By Astrid Popovici
There are few things darker than a Swedish winter. In Southern Sweden, in the depths of wintertime, the sun rises at 9 a.m. and sets at 3 p.m. In the midst of the dark and cold, Saint Lucia’s Day brings welcome light.
On December 13, Swedes honor the Christian martyr St. Lucia, the bringer of light. According to legend, she brought food and aid to Christians hiding in the Roman catacombs, wearing a candlelit wreath on her head to light the way.
Today, Swedes celebrate Lucia Day with candlelit singing processions, led by a crowned Lucia. We eat lussebullar (saffron buns) and pepparkakor (gingerbread cookies), sing beautiful Christmas songs, and dress in traditional clothing.
Young boys take part in the procession as stjärngossar (star boys), wearing white pointed hats and carrying wands with stars at the tips. Girls are tӓrnor, dressed up in white dresses and carrying candles. For each procession, one girl is chosen as the Lucia. She leads the way with a crown of candles and evergreen lingonberry branches.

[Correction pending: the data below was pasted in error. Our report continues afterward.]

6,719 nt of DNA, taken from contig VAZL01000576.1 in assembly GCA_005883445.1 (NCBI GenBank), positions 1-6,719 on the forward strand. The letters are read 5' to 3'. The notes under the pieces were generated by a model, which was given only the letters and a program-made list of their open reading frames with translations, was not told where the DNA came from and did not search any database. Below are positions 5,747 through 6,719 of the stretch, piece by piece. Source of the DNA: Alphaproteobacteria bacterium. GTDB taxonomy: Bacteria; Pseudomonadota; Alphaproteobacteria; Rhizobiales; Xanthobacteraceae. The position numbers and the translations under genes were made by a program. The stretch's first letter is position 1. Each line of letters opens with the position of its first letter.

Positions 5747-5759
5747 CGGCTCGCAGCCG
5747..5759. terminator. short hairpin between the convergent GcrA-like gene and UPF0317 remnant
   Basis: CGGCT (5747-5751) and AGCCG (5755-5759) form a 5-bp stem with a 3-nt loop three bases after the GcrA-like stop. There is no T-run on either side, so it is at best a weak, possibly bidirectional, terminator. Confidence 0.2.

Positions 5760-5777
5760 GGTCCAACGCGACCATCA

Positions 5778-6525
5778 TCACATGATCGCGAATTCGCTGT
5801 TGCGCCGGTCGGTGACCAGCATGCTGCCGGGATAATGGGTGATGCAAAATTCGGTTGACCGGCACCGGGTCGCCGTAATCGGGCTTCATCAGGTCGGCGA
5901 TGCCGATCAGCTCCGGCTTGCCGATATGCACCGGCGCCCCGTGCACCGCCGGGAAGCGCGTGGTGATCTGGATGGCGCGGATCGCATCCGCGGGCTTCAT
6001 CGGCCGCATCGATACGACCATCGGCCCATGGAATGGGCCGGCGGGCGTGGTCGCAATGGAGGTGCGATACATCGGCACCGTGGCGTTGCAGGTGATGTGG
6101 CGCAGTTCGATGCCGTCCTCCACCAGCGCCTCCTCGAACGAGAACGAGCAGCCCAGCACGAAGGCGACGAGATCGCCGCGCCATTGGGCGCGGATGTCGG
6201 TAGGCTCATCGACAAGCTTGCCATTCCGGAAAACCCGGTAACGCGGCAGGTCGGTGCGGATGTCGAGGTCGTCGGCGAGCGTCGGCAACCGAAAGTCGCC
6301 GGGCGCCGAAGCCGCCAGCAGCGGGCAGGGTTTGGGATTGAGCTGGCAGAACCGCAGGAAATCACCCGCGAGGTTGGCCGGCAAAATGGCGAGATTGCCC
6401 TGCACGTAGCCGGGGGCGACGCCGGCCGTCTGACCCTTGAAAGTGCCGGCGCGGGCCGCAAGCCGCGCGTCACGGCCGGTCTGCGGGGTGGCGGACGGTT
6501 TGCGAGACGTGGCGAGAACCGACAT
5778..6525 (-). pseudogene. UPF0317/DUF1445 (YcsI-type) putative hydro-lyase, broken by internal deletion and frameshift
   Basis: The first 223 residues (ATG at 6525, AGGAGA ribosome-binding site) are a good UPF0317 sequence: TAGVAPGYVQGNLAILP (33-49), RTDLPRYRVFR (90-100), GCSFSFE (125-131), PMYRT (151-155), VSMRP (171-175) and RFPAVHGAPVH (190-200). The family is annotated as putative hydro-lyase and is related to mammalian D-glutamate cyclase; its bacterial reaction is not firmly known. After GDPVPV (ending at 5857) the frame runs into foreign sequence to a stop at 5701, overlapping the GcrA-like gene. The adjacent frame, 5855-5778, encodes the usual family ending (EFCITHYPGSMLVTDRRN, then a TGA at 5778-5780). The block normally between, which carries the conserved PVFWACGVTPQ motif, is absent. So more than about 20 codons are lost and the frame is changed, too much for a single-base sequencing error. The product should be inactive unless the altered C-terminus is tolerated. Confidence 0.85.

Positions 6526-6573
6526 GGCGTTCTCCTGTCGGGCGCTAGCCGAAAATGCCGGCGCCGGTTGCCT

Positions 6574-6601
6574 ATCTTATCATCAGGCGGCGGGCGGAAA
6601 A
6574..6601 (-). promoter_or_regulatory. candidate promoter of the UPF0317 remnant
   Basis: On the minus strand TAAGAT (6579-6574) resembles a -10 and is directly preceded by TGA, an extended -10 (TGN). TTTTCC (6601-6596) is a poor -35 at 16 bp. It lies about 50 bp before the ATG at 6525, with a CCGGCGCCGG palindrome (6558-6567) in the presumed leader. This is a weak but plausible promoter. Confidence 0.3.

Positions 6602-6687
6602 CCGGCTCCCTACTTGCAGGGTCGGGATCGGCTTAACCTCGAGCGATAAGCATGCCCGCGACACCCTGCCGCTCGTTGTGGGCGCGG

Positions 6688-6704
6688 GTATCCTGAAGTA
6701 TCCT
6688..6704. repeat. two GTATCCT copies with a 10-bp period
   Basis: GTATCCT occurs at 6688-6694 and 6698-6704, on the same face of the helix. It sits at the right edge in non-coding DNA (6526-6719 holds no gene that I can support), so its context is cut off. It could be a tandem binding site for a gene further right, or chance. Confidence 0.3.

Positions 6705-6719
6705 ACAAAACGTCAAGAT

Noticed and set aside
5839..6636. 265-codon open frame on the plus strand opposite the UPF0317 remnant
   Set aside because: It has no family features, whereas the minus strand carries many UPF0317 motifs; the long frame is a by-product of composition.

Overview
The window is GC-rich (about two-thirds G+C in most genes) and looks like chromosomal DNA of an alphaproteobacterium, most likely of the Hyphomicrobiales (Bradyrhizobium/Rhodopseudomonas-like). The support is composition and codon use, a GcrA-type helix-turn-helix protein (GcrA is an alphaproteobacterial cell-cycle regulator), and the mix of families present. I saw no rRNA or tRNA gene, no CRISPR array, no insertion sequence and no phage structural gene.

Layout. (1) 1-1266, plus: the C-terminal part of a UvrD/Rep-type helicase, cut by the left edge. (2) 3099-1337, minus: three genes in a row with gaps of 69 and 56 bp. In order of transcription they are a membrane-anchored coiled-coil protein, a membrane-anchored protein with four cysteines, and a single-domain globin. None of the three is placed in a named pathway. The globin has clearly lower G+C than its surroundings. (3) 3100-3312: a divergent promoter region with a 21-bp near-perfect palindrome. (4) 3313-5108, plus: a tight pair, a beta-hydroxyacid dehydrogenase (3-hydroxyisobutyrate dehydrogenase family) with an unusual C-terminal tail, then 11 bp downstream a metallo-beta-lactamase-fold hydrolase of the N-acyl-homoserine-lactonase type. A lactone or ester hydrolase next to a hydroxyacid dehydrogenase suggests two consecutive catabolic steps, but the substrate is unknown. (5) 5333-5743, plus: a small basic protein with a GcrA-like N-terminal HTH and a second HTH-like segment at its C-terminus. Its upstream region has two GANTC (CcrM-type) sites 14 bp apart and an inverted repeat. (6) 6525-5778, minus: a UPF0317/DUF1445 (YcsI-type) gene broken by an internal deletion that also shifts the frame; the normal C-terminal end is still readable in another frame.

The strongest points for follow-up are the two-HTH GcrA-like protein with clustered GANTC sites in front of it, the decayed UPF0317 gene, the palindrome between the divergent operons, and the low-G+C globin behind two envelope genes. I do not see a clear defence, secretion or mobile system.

The song “Sankta Lucia” is central to the holiday. In the final verse, anticipation and hope builds for the coming of dawn:
“Darkness shall take flight soon,
From earth’s valleys.
So she speaks
Wonderful words to us:
A new day will rise again
From the rosy sky…
Santa Lucia, Santa Lucia!”
Saint Lucia’s Day is a transcendent tradition with an important message: in times of darkness, honor the light.